UK Missing Out On Opportunities For Paper Cup Recyclability, Says FPA
In the UK, Hugh Fearnley-Whittingstall’s ‘War on Paper Cups’ campaign, swiftly followed by Defra Minister Rory Stewart’s announcement that coffee cups ’seem to be a very good thing to look at next’, has brought paper cup recyclability sharply into focus.
The Foodservice Packaging Association (FPA) has welcomed the raising of the issue of recycling coffee cups as while great strides have been made to make paper cups recyclable, it says that a lack of consistent infrastructure means the volume being recycled falls a long way short of what should be possible, and UK businesses could be missing out on 60,000 tonnes of quality recycled paper and cardboard annually.
The FPA works closely with the Paper Cup Recycling and Recovery Group consisting of paper cup manufacturers, beverage brands, recyclers and NGO’s to encourage more recycling of paper and cardboard.
The organisation says it hopes that current debate will act as a catalyst to achieve swift progress and new recycling schemes that are easy to implement across the supply chain.
However, it challenges a number of assertions made this week - that disposable paper cups are not recycled, that retailers are misleading the public, that retailers are acting arrogantly, and that a tax on paper cups, ‘like the bag tax’ is the answer.
On the topic of disposable paper cups, the FPA says that cups can and are being recycled. The organisation has actively encouraged collaboration across the supply chain - the recent FPA Environment Seminar brought together waste management organisations, national and local government, recyclers, food service retailers and caterers and packaging manufacturers and distributors.
However, recycled volumes are still very low, because recycling paper cups is complex. To recycle the paper, the PE coating must be removed, which is not as complex as recent media has suggested, it says. The PE can also be recycled.
Separate waste stream collection of paper cups does produce high-quality recycled paper and board, however, paper cups can also be recycled and recovered through mainstream waste channels producing acceptable quality and marketable recyclate, saving the use of virgin material. Overall, there is the potential to produce up to 60,000 tonnes a year in the UK market, believes the FPA.
Regarding retailers not misleading the public, the FPA believes that retailers are fully aware of the implications of discarded disposable coffee cups, and have actively worked on improving recycling rates on their premises, and are collaborating through the FPA to find ways to increase recycling rates once consumers have left the retailer.
The organisation meets with retailers and caterers to agree strategies to increase the volume of foodservice packaging that is recycled and to support their investment in recycling projects.
It says that retailers have provided consumers with accurate information about the composition of packaging materials in accordance with the law. According to the organisation, "The FPA does not believe the public has intentionally been mislead, nor that the waste management industry has deliberately mislead with regard to the difficulties involved."
On the matter of retailers not acting arrogantly, it says the retailers have already contributed significant funds into research particularly with the Paper Cup Recovery and Recycling Group (PCRRG).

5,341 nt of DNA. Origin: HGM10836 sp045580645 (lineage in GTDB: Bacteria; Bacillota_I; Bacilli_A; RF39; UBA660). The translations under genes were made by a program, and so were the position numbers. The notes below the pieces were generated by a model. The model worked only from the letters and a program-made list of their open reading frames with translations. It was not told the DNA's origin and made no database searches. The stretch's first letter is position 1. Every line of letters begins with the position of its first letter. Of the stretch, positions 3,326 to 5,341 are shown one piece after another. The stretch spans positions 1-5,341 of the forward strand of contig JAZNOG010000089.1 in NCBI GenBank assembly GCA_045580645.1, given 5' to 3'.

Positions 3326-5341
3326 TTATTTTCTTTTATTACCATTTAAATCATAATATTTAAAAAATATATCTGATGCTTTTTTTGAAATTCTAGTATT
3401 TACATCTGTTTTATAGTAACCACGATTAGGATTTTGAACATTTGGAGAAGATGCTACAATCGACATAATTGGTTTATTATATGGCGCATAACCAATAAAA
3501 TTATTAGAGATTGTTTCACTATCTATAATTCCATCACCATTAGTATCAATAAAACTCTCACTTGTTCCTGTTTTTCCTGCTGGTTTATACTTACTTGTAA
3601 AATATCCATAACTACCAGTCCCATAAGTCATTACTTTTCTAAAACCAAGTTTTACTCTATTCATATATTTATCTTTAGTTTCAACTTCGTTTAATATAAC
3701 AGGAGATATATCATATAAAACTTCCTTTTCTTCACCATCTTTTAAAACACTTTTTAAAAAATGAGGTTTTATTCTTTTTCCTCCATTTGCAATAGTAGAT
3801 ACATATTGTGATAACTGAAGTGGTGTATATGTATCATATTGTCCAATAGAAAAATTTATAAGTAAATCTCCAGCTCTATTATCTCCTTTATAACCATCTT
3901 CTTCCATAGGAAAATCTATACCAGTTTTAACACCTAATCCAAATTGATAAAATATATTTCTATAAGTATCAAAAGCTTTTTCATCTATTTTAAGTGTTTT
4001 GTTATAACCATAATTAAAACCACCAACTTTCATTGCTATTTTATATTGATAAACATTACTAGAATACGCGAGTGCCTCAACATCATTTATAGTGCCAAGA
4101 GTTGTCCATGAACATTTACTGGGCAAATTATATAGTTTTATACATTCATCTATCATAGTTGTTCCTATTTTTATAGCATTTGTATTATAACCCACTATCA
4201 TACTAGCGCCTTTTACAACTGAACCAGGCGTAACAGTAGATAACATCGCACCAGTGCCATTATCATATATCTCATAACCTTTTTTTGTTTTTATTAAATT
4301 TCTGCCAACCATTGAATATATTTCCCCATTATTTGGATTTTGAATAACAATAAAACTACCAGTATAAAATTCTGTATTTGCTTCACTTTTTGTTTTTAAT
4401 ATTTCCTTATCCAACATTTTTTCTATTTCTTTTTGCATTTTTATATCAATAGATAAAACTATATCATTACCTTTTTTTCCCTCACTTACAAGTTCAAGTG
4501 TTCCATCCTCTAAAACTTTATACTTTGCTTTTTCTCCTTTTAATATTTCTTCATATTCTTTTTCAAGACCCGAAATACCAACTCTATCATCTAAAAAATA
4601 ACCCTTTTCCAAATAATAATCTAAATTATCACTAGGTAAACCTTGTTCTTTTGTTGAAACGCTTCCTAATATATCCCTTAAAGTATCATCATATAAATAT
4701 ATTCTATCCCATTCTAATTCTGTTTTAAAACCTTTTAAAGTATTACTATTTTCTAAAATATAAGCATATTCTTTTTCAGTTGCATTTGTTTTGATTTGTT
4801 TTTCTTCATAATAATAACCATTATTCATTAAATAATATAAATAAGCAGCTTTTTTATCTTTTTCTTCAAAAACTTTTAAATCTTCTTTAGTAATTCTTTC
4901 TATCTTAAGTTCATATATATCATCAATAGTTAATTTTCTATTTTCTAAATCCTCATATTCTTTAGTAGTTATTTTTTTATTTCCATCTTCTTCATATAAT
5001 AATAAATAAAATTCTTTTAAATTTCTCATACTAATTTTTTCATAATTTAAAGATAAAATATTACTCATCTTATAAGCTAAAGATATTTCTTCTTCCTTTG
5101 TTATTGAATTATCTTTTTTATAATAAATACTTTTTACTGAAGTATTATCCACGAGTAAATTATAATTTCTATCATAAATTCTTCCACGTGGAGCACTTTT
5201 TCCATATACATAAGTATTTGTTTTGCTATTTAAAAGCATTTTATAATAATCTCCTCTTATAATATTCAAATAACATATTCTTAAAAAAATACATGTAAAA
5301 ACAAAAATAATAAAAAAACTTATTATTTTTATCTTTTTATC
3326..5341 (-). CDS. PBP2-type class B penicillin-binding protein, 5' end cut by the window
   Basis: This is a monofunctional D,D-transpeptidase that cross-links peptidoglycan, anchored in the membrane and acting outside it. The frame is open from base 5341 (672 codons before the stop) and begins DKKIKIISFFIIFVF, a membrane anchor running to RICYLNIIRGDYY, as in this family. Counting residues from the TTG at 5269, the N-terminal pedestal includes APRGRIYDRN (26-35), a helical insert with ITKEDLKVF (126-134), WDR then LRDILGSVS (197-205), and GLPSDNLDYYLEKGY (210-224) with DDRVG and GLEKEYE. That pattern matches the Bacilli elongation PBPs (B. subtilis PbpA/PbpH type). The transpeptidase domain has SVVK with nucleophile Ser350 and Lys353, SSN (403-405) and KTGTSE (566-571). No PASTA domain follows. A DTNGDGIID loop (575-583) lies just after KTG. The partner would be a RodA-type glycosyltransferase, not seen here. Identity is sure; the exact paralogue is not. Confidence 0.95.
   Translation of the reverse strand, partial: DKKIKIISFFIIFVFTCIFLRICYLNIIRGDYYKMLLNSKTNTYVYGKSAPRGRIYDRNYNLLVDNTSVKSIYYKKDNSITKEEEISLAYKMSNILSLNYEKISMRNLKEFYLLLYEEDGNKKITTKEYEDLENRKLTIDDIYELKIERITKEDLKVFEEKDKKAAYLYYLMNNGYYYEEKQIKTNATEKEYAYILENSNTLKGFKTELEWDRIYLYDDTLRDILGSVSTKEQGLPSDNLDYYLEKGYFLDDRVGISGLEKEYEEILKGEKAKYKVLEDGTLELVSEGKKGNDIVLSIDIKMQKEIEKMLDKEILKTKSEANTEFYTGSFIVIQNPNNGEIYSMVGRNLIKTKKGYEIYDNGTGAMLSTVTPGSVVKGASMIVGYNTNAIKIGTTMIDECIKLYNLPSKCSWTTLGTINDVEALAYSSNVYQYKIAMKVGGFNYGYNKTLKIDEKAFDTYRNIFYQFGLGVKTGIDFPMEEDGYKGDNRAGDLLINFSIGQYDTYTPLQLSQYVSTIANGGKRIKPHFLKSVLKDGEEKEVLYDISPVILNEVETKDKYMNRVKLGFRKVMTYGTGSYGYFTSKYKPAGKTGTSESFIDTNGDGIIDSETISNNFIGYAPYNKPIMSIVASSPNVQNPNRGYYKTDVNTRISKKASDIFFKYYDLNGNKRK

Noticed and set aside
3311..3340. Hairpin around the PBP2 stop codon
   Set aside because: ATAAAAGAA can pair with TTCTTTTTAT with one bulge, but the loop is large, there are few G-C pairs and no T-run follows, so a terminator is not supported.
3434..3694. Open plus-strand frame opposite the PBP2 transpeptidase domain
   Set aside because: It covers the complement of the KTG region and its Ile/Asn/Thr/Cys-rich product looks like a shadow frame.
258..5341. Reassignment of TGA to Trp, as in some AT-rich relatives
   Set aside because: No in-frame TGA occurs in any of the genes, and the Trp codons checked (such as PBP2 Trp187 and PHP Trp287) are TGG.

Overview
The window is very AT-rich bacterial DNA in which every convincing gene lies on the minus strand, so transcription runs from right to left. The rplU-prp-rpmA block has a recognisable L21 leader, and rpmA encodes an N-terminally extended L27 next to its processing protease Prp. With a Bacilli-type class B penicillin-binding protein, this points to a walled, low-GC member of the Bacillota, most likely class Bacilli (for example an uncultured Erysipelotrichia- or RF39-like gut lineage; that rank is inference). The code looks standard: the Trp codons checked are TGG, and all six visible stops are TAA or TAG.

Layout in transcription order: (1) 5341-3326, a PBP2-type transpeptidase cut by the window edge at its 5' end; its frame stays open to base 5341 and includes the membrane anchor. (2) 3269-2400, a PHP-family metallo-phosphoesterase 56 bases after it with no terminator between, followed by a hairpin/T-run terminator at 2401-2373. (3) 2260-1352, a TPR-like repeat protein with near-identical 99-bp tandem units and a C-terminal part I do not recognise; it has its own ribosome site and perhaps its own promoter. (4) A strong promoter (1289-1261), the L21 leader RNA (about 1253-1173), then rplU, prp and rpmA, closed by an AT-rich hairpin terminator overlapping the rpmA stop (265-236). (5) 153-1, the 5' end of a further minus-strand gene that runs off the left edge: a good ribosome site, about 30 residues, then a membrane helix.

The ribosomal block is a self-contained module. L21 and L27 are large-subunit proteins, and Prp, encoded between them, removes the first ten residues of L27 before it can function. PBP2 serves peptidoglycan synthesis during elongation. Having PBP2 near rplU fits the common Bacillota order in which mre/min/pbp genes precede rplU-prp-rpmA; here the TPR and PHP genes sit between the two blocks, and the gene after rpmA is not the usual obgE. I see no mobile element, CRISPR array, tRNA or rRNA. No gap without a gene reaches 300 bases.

"It is important to understand that paper cups represents a tiny fraction of the UK waste stream and retailers have made huge advances in reducing food and packaging waste and increasing recycling rates across the board," said the FPA in a statement.
The FPA has been pushing for the paper cups issue to gain more attention for a number of years, and has worked to convince Government and agencies that paper cups offer up great potential and paper cup recycling deserves greater focus and resource.
It welcomes the attention that Hugh Fearnley-Whittingstall’s campaign is giving to this issue as it actively seeks discussions with organisations such as WRAP, to kick start initiatives on the back of this campaign.
More education is needed amongst consumers to recognise that disposable paper cups are a valuable post-consumer resource and must be handled accordingly. The FPA also urges waste management organisations to look more closely at the potential offered by paper cups.
A number of the FPA’s cup manufacturers have invested large sums into the PCRRG. The group also includes foodservice retailers, beverage brands and NGO’s and the PCRRG has been discussing a way forward with the UK waste management industry.
A tax on paper cups - like the bag tax - is not the answer. The issue of paper cups is not similar to the ‘bag tax’ for the following reasons: taxing disposable paper cups will not increase recycling rates, taxing disposable paper cups will not affect the behaviour of those who litter, and the FPA believes changing consumer behaviour through education will achieve this, and tax will not prevent millions of used paper cups from being discarded.
"Evidence shows paper cups can be recycled at a fraction of a charge, and that establishing a system for collecting cups and recycling them, is far more important than attempting to deter consumers from enjoying coffee in the way they do."
It is also generally agreed that a charge on cups will not change the behaviour of those who litter.
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